I actually was never the greatest at the Psalms (the 19th book of the bible, depending on who’s version you read). When I first them them through in their entirety, it didn’t seem to enlighten me any further. That could be said the same for the second time I read them through. Now, in my third time of reading them through, I’ve been starting to get them, at least a little bit more. Psalms were always hard for me, it was as if I didn’t fully grasp their meaning. I was always analyzing them, dissecting them, trying to make sense of them but I never was able to grab a hold of them. 

It wasn’t until I realized that’s not you go about reading Psalms. I started to realize that Psalms are about connecting with them, feeling them, understanding the emotion and beauty that they are painting. As someone who was not one to understand emotion either, it makes sense that Psalms were hard for me at first. 

But as I’ve grown in my emotional awareness along with my creativity to start looking at the world a little less analytically, all of a sudden Psalms are starting to make a bit more sense. You don’t read Psalms to dissect (although you definitely can do that too!), you read Psalms to feel, to empathize, to experience the expression of one’s heart to God. Psalms are meant to put words to our emotions, for us to look to, understand and relate.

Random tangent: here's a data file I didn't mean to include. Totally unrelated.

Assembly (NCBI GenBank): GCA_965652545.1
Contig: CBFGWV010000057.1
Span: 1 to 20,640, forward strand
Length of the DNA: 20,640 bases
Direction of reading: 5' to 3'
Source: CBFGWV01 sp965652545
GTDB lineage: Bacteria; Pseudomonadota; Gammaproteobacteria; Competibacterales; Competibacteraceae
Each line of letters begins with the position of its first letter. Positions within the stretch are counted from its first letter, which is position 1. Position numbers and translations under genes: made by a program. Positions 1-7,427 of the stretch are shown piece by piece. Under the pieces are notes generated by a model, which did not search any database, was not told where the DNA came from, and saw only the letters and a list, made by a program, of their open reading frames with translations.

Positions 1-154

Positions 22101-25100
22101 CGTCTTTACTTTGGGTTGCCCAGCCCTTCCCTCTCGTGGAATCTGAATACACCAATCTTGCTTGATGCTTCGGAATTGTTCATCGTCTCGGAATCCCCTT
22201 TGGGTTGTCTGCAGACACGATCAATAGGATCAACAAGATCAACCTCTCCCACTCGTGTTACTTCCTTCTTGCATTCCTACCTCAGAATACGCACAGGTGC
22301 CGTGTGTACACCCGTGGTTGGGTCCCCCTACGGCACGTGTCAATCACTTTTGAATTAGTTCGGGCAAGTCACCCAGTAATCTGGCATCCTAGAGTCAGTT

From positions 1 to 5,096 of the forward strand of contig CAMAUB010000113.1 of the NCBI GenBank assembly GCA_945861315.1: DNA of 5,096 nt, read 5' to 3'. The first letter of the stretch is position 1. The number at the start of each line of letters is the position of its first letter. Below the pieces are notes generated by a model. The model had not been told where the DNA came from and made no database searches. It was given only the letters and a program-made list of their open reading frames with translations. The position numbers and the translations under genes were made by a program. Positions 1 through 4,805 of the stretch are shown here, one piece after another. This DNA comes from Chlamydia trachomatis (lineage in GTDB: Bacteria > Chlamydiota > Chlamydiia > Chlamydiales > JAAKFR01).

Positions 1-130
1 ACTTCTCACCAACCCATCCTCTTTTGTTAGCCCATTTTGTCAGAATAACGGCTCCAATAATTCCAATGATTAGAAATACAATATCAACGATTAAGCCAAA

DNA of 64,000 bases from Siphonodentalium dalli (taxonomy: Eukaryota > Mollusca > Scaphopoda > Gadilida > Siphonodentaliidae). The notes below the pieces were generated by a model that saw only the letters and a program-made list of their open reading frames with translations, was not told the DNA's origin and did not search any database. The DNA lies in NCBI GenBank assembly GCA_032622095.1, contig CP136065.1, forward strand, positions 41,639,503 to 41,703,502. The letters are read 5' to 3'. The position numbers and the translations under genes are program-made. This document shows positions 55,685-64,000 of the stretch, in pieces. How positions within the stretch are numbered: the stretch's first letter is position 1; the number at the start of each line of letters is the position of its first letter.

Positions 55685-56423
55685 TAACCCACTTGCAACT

As I have read the Psalms, the more my words and my prayers have taken on their words. They’ve become my own expression. Things like, my God, my God where are you? Why have you abandoned me? (Psalm 22) You have taken away all that I’ve loved. Why do you reject me? (Psalm 86) or God remember your promises to me, don’t forget! (Psalm 119) They have been language to me to help me articulate emotion I may be feeling to God. 

They also have been words to me to remind me of who God is when I feel low, like may Let all that I am praise the Lord; may I never forget the good things God does for me (Psalm 103) or I look up to the mountains—does my help come from there? My help comes from the Lord, who made heaven and earth! (Psalm 121) or The Lord is my rock, my fortress, and my savior; my God is my rock, in whom I find protection. He is my shield, the power that saves me (Psalm 18)

There are countless Psalms that paint and depict every emotion and situation we may find ourselves in with God. The more we are able to read Psalm and relate to those emotions, ultimately, the more we are able to learn to relate to God. Psalms are the expression of humanity’s personal relationship with God and the more we read them, the more we begin to understand who God is, who we are to Him, and all the in between emotions. Our emotions aren’t bad, they are just a part of the picture we have with God. 

I would encourage you to begin reading the Psalms, perhaps one a day. With the exception of a few long ones, you could get though the book in half of year and in the process, discover a new facet of our relationship with God—an emotional expression of ourselves to Him.

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